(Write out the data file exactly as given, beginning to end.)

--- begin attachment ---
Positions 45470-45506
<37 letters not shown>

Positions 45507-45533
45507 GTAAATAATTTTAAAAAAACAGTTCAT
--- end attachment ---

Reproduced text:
Positions 45470-45506
<37 letters not shown>

Positions 45507-45533
45507 GTAAATAATTTTAAAAAAACAGTTCAT